So, the research demonstrated clearly that large FDI projects were not sustainable because they became a drain on local environmental and socio-cultural resources while providing the promise of jobs without necessarily delivering on the same.
Sustainable tourism also means the environment will be protected and preserved so that future generations will benefit. As clearly evidenced in the Bimini Bay case, the natural environment has been destroyed to provide for a built environment that is often out of scale with and beyond the carrying capacity of many small islands and their communities.
Sustainable tourism also requires continuing monitoring and evaluation and the research demonstrated that this was not done. It requires strict policies and their enforcement for all manner of change and development from environmental to social as well as the impact of large-scale development lifeways. These policies have usually not been implemented, and in cases where they have been, they have simply not been enforced. Sustainable tourism development requires that policy be enforced.
The structure and infrastructure of the state
As the research illustrated, government controlled and managed all development and Family or Out Island development was often controlled and managed by central government in Nassau while local government recommendations were ignored. Often, local government was unaware of planning or development until after the fact. Local communities had little to no say in who delivered services, which was often decided either by resort operators or central government.
The problems conducting research locally
Research is extremely expensive and time-consuming and usually requires extensive cooperation and a great deal of (wo)manpower.
Cooperation, even when initial capital has been invested through grants and other funding, has usually not been given.
Further, research and development require a robust system of intellectual property and legal recognition of people’s rights over their material. This does not exist locally, and is in part one serious hurdle to WTO membership. Whereas intellectual property is protected under the WTO, especially the TRIPS agreement, locally, it is ignored and used indiscriminately, without recognizing the origins or sources of the work. So, as we produce studies on the feasibility of gated or enclave developments on Mayaguana, for example, the same are used by international people bypassing local researchers. Institutions that “own” the research do not govern it in a sustainable or ethical fashion; the results are co-opted for capitalist expansion of some pockets in the community. In layman’s terms – the information is stolen.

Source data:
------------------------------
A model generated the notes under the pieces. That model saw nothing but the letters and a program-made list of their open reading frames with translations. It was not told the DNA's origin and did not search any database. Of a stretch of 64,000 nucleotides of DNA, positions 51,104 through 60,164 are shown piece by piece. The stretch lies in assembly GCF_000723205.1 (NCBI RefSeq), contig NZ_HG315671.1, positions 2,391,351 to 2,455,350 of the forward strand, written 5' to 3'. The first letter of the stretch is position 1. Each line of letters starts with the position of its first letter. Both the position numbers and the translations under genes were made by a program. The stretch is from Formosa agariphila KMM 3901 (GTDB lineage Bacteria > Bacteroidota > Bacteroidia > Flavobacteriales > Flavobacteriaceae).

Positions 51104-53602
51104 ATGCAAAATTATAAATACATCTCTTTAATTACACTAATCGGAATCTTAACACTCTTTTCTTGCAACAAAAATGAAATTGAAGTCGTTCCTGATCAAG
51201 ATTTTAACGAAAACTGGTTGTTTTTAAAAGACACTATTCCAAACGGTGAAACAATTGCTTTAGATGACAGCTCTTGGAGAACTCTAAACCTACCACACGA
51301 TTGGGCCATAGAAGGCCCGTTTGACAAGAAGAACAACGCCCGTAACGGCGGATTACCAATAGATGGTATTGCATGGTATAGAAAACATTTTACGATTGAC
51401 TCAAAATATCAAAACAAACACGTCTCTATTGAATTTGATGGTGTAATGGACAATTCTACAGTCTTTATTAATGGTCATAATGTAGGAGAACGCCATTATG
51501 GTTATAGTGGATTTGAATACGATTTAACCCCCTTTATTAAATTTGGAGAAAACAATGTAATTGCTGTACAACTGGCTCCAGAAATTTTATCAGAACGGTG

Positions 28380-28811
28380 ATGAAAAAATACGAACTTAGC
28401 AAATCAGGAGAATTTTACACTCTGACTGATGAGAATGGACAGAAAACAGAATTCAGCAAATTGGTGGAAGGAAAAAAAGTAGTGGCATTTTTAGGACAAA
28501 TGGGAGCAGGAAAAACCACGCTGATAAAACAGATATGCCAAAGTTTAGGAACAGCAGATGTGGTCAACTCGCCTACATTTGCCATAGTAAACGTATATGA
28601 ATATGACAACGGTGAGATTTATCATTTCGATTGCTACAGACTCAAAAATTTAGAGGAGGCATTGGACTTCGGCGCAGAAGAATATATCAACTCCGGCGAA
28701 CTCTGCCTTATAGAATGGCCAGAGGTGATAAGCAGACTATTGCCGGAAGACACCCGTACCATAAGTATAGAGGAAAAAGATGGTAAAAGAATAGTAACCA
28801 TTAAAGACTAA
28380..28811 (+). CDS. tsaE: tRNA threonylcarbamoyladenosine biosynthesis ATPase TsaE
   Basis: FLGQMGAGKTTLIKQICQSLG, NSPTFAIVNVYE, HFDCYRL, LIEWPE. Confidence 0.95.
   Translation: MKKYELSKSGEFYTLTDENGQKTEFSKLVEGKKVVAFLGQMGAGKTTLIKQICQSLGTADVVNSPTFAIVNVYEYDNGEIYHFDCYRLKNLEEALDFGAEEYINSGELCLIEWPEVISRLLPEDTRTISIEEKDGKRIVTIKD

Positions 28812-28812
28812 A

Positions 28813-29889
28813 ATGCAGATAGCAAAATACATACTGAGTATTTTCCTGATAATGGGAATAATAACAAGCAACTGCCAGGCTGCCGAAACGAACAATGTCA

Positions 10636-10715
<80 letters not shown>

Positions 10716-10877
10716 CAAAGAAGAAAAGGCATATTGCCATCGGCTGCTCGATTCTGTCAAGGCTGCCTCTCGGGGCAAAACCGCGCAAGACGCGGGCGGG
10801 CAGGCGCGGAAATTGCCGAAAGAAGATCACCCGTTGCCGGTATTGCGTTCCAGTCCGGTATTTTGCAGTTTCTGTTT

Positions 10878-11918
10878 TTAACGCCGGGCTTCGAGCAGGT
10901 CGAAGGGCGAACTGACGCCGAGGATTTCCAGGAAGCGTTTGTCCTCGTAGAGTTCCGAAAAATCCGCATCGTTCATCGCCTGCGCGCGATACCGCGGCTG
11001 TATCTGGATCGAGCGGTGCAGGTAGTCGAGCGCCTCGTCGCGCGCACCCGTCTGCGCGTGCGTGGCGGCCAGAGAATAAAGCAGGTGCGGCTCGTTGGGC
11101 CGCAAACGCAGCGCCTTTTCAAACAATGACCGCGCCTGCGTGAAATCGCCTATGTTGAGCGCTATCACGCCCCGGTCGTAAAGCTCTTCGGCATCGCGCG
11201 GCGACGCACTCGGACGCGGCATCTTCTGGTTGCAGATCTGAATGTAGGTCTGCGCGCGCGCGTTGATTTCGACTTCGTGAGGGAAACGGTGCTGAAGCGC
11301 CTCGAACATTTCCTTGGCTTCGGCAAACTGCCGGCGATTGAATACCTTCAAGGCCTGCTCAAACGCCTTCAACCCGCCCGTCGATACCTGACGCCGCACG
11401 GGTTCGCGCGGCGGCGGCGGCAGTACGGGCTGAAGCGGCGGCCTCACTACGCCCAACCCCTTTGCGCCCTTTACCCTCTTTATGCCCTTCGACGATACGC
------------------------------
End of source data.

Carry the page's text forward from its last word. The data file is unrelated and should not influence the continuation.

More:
As little regard is given to the socio-cultural and socio-economic impact of tourism development on local communities other than to provide low-level jobs in the short term, this cannot be referred to as sustainable tourism. The environmental impact of large and mega resorts and island-wide gated communities that erase local communities and put massive strain on water, electricity and food resources, not to mention waste management and environmental pollution, are ignored. This again occurs in favor of a few getting richer at the expense of many.
The current FDI-controlled structure of the Bahamian market and economy does not lend to what is known as sustainable tourism. The leakage of resources and capital completely undermine the possibility of sustainable tourism. However, these will be explored further in part two with a focus on Out Island development.
Ultimately, the national infrastructure provides that those who conduct research are often abused by a system of weak or nonexistent intellectual property rights, poor ethical structures and a state that willingly undermines national development for its own interests. Partisan politics also further erodes the potential for true sustainable development without even focusing on sustainable tourism development.
• Dr. Ian Bethell-Bennett is a professor at the University of The Bahamas.